If I dig deeper and start analyzing every movie I've ever watched and every sexist, misogynistic dialogue I've ever heard, I could write a whole thesis. But honestly, it's not something that hard to understand either. All you need to do is stop treating women on-screen (and off it) like second class citizens. 

Directors like Aashiq Abu of 22 Female Kottayam fame and V.K. Prakash of Trivandrum Lodge fame are slowly changing things. In their movies, women don't shy away from their sexuality or men anymore. They're free, they are independent and there are no songs that sexualise them either.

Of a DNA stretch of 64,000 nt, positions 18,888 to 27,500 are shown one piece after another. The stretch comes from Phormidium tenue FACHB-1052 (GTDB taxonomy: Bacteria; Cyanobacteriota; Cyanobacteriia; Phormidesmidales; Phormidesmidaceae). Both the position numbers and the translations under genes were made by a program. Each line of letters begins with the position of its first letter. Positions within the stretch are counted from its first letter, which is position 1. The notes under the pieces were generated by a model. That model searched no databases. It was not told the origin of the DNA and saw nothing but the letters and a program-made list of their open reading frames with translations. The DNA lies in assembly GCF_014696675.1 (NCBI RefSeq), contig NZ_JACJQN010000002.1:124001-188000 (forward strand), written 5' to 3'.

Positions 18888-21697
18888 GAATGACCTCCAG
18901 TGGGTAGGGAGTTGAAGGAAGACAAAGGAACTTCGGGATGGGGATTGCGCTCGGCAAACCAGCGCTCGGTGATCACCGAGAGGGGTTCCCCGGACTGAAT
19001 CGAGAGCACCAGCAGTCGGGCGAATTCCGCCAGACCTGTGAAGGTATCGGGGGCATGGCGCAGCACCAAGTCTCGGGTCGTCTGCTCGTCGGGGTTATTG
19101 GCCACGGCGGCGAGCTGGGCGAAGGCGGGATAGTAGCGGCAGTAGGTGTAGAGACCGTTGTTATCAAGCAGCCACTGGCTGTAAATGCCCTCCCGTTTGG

All in all, it's a welcome change, and one that took a long time coming. 

Source: ReadingFilms

The change is slow, but if veteran actors do not stop glorifying the incessant misogynistic attitude, all the effort will be in vain. 

Recently, Prithviraj wrote a Facebook post where he vowed to stop promoting or doing movies that put women down. The actresses and female technicians in the industry also formed a collective for equal opportunity and a more dignified portrayal in movies. 

This pro-activeness comes as an assurance that finally something is being done, and it gives some hope that change is round the corner. 

Source: NewIndianExpress

Although, I feel like a broken tape recorder every time I say this, it needs to be said... 

Guys, the year is 2017 and we need to start giving women the respect they deserve, both on and off the screen. Because I really want to start watching Malayalam movie without having to cringe anymore.